3. A Taste for Strong Emotions

Are you one of those people who enjoys taking risks? Would you parachute in? Answering these questions may also have to do with your age, but there is a new element that, from neuroscience, has been detected as an important factor in predicting this propensity to enjoy risks and strong emotions.

Research from the University of British Columbia led by Stan Floresco and published in Medical Daily in 2014 reported that the increased presence of dopamine in certain brain regions in teenagers made them overly optimistic about their expectations and take too many risks .

4. Social status and satisfaction

Using different neuroimaging techniques, one study found that the better an individual’s social status, the greater the amount of dopamine D2 receptors located in his or her brain.

This makes them feel more satisfied with their life and therefore act accordingly; the objectives of a person with good self-image are not the same as those of a more pessimistic person in this aspect .

5. Key to creativity

Several research studies published in PLoS have found that people with a particularly creative mind t have a lower density of dopamine D2 receptors in a particular brain region: the thalamus.

This part of the brain’s main function is to filter the stimuli received by the brain’s cortex. This would facilitate the neuronal connections that allow us to associate concepts in a more efficient way, improving creativity.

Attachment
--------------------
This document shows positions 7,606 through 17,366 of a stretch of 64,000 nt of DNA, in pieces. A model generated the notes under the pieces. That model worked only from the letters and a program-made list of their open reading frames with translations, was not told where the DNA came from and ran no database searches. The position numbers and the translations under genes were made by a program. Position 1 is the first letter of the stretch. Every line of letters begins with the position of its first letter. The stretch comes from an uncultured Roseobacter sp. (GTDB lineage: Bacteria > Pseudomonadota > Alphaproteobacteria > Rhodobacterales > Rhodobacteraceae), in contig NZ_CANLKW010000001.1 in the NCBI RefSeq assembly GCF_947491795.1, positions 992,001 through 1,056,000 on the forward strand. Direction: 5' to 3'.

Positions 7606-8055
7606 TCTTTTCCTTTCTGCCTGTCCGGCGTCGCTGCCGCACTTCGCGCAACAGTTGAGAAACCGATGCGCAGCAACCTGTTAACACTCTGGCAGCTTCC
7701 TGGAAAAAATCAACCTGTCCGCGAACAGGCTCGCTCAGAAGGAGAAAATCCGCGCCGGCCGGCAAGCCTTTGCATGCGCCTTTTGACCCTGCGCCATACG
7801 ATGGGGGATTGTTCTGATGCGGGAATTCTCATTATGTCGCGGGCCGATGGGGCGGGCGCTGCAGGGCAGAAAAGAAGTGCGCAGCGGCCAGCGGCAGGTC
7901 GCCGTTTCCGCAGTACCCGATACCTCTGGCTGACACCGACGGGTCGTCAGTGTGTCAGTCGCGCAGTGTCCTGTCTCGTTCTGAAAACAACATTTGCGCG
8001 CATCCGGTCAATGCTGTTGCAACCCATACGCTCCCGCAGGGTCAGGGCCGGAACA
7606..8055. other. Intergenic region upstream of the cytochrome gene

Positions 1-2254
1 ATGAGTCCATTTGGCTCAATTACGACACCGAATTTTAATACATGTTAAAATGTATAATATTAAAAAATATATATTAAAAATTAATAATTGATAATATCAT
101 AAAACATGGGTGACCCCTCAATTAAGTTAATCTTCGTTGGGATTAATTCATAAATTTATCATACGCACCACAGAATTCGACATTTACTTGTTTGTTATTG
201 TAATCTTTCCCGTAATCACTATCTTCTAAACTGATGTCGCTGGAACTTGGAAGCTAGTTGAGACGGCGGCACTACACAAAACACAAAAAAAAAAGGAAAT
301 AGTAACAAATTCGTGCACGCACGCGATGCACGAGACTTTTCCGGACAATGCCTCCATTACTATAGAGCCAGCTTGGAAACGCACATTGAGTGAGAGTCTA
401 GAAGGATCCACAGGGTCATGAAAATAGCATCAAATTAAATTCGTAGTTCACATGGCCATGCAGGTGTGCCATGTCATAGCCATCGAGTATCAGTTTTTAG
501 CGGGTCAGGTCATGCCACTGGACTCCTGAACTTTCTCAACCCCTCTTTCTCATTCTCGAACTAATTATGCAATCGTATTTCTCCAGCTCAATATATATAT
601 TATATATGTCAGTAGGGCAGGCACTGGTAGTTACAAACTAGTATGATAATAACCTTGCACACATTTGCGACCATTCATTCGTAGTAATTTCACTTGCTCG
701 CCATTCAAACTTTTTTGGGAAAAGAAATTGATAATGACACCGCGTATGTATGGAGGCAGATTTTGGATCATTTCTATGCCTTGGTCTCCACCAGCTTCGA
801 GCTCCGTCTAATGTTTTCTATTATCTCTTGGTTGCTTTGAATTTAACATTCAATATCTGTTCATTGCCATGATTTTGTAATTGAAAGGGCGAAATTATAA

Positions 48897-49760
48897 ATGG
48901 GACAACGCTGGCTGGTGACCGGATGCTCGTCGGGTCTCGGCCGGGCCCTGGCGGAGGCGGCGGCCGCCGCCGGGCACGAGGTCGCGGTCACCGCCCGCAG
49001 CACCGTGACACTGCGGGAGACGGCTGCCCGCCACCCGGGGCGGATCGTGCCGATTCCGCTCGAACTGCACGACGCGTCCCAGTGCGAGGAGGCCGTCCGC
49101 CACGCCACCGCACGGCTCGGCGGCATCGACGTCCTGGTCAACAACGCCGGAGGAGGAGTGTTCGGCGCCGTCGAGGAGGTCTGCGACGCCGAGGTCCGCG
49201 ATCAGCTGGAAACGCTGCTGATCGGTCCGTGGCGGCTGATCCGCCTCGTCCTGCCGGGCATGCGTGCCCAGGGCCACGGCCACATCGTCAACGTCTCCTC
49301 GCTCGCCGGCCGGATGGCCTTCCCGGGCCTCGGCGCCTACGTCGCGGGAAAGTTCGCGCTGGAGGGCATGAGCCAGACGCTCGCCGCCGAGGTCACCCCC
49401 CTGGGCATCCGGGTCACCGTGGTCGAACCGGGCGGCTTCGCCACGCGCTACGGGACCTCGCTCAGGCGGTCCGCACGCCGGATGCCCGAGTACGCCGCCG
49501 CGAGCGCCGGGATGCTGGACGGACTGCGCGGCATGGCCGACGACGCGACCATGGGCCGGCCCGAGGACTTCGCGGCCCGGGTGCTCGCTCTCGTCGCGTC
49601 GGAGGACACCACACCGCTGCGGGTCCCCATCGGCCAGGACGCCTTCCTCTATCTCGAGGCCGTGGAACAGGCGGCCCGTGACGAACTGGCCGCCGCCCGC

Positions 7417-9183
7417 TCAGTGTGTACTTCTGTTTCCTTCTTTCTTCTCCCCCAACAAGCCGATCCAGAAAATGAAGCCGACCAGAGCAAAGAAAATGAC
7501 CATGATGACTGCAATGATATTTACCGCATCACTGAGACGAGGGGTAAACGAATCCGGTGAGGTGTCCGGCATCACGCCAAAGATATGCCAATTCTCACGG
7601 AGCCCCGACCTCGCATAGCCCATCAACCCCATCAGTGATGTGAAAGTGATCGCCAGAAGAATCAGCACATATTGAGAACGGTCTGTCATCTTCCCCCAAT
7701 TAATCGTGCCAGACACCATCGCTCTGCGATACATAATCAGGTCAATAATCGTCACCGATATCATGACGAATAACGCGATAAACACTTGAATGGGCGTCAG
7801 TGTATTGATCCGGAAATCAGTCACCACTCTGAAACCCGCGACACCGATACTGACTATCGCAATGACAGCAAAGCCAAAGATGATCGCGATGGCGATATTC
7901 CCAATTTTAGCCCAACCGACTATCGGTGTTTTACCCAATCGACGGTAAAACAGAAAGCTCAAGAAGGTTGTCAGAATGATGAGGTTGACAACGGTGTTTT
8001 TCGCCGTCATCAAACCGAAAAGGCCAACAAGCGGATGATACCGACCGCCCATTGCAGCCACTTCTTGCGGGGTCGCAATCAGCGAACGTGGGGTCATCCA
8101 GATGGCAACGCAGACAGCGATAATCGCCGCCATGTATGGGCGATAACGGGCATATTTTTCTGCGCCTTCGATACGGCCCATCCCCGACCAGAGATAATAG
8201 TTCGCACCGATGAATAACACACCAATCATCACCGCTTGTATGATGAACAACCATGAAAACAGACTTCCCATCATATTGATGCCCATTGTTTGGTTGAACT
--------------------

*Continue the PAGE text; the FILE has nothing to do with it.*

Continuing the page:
6. Also regulates memory

Memory is also a brain function that is influenced by dopamine. Specifically, dopamine is responsible for regulating the duration of information (memories) , deciding whether to retain this information for only about 12 hours and then disappear, or whether to keep the information longer.

This ‘decision’ process by which a memory is either blurred or remains in our brain is very much related to the concept of meaningful learning. When we learn something we are happy with, dopamine activates the hippocampus to retain that information. Otherwise, dopamine does not activate the hippocampus and the memory is not stored in our memory.

7. Enhance motivation levels

Dopamine is often referred to as the neurotransmitter responsible for the sensation of pleasure, but recent findings show that its main function may be motivation.

For example, one study reported that the link between motivation and dopamine is true, since it was shown that the people most focused on meeting certain demanding goals had the most dopamine in their prefrontal cortex and in their striatum.

Bibliographic references:

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  • Mazziota et al. (2000). Brain mapping: the disorders. New York: Academic Press.
  • Streit, W.J. and Kincaid-Colton, C.A. (1996). The brain’s immune system. Research and Science. January. 16-21.